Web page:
Tag: temporary

SBS Language | Australia to refund visa application charge for temporary visa holders affected by COVID-19 border closure

Temporary skilled workers and visitor visa holders will now be eligible to have the visa application charge (VAC) for a subsequent visa application waived, to allow them to return to Australia once travel restrictions are lifted.

Revealing details about the measure that was announced as part of the permanent residency migration shakeup in the Federal Budget last week, Acting Immigration Minister Alan Tudge today said the aim is to ensure that Australia remains an attractive destination for tourists and temporary visa holders who often fill critical skills shortages where locals can’t fill vacancies.


Highlights:

  • Australia to refund visa application charge for temporary visa holders affected by COVID-19 border closure
  • Tourists, working holidaymakers, seasonal & pacific workers, prospective partners and temporary skilled workers will be eligible
  • Aim is to ensure Australia remains an attractive destination for temporary visa holders when borders reopen

Amharic News 08 October 2020

Australian Acting Immigration Minister Alan Tudge

AAP

Supporting tourism

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US tightens temporary worker visa rules

Donald Trump signed an executive order on H-1B visas in April.Image copyright
Getty Images

Image caption

Donald Trump signed an executive order on H-1B visas in April

The US government has announced it will tighten the requirements for the popular H-1B visa.

These visas are widely used by tech firms and visa recipients are mostly Indian and Chinese.

The temporary visas are intended to allow US companies to use foreign workers to fill skills gaps.

But the Trump administration says the visa has been abused, often at the expense of American workers.

Up to 85,000 people are granted an H-1B visa each year, and about 500,000 people are currently living in the US under the visa programme.

According to US Department of Labor statistics, more than two-thirds of H-1B visa holders come from India, and more than 10% come from China.

‘Cheaper foreign labour’

The new rules, which were jointly announced by the Department of Labor and the Department of

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Trump: US tightens temporary worker visa rules

Donald Trump signed an executive order on H-1B visas in April.Image copyright
Getty Images

Image caption

Donald Trump signed an executive order on H-1B visas in April.

The US government has announced it will tighten the requirements for the popular H-1B visa.

These visas are widely used by tech firms and visa recipients are mostly Indian and Chinese.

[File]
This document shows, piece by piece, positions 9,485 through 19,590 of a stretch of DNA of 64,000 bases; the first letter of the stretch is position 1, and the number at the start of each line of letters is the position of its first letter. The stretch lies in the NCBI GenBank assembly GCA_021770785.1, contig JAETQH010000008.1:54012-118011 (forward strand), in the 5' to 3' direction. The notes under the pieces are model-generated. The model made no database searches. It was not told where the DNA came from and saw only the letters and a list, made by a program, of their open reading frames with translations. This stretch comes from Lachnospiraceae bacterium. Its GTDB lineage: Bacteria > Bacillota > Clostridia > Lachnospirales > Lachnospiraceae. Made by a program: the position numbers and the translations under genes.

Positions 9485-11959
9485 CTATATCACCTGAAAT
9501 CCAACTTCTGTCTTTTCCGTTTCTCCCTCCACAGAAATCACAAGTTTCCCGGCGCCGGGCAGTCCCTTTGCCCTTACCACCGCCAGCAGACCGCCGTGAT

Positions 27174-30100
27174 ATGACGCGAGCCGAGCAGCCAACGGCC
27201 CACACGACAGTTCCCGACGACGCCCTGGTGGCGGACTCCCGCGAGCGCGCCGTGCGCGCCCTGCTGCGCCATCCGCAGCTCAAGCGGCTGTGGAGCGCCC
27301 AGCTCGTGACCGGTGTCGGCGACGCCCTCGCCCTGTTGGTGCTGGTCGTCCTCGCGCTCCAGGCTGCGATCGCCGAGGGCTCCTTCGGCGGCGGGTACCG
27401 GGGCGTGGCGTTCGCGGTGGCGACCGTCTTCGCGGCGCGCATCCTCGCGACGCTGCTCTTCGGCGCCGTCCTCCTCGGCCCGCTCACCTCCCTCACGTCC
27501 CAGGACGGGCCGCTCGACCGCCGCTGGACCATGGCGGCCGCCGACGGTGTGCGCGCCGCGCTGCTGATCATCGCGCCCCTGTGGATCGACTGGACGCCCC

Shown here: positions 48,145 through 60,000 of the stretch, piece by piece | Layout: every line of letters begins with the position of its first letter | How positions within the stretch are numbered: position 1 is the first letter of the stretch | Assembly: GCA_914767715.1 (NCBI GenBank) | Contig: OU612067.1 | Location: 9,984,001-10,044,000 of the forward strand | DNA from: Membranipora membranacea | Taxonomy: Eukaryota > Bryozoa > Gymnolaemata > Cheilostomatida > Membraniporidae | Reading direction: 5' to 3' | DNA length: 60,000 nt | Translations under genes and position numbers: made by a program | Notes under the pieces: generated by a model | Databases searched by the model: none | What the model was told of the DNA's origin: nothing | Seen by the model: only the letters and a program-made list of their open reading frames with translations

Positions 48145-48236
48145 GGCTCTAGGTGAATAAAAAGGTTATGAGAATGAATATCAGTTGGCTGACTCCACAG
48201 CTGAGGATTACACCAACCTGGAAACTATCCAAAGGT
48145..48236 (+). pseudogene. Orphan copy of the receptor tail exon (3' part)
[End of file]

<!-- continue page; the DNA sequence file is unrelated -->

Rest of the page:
The temporary visas are intended to allow US companies to use foreign workers to fill skills gaps.

But the Trump administration says the visa has been abused, often at the expense of American workers.

Up to 85,000 people are granted an H-1B visa each year, and about 500,000 people are currently living in the US under the visa programme.

According to US Department of Labor statistics, more than two-thirds of H-1B visa holders come from India, and more than 10% come from China.

‘Cheaper foreign labour’

The new rules, which were jointly announced by the Department of Labor and the Department of

Read More

Judge blocks large parts of Trump’s temporary work visa ban

SAN DIEGO (AP) — A U.S. judge on Thursday temporarily lifted a visa ban on a large number of work permits, undercutting a measure that the Trump administration says will protect American jobs in a pandemic-wracked economy.

U.S. District Judge Jeffrey White said his ruling applied to members of organizations that sued the administration — the U.S. Chamber of Commerce, National Association of Manufacturers, National Retail Federation, TechNet, a technology industry group, and Intrax Inc., which sponsors cultural exchanges.

White, ruling in Oakland, California, said his order didn’t extend beyond those groups but noted they are comprised of “hundreds of thousands of American businesses of all sizes from a cross-section of economic sectors,” including Microsoft Corp. and Amazon.com Inc.

Paul Hughes, an attorney for the associations, said the U.S. Chamber of Commerce alone has “more than 300,000 members of all shapes and sizes across the United States.”

The injunction, which

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Judge blocks large parts of temporary work visa ban

A federal judge has temporarily lifted a visa ban on a large number of work permits, undercutting a measure that the Trump administration says will protect American jobs in a pandemic-wracked economy

SAN DIEGO — A U.S. judge on Thursday temporarily lifted a visa ban on a large number of work permits, undercutting a measure that the Trump administration says will protect American jobs in a pandemic-wracked economy.

U.S. District Judge Jeffrey White said his ruling applied to members of organizations that sued the administration — the U.S. Chamber of Commerce, National Association of Manufacturers, National Retail Federation, TechNet, a technology industry group, and Intrax Inc., which sponsors cultural exchanges.

White, ruling in Oakland, California, said his order didn’t extend beyond those groups but noted they are comprised of “hundreds of thousands of American businesses of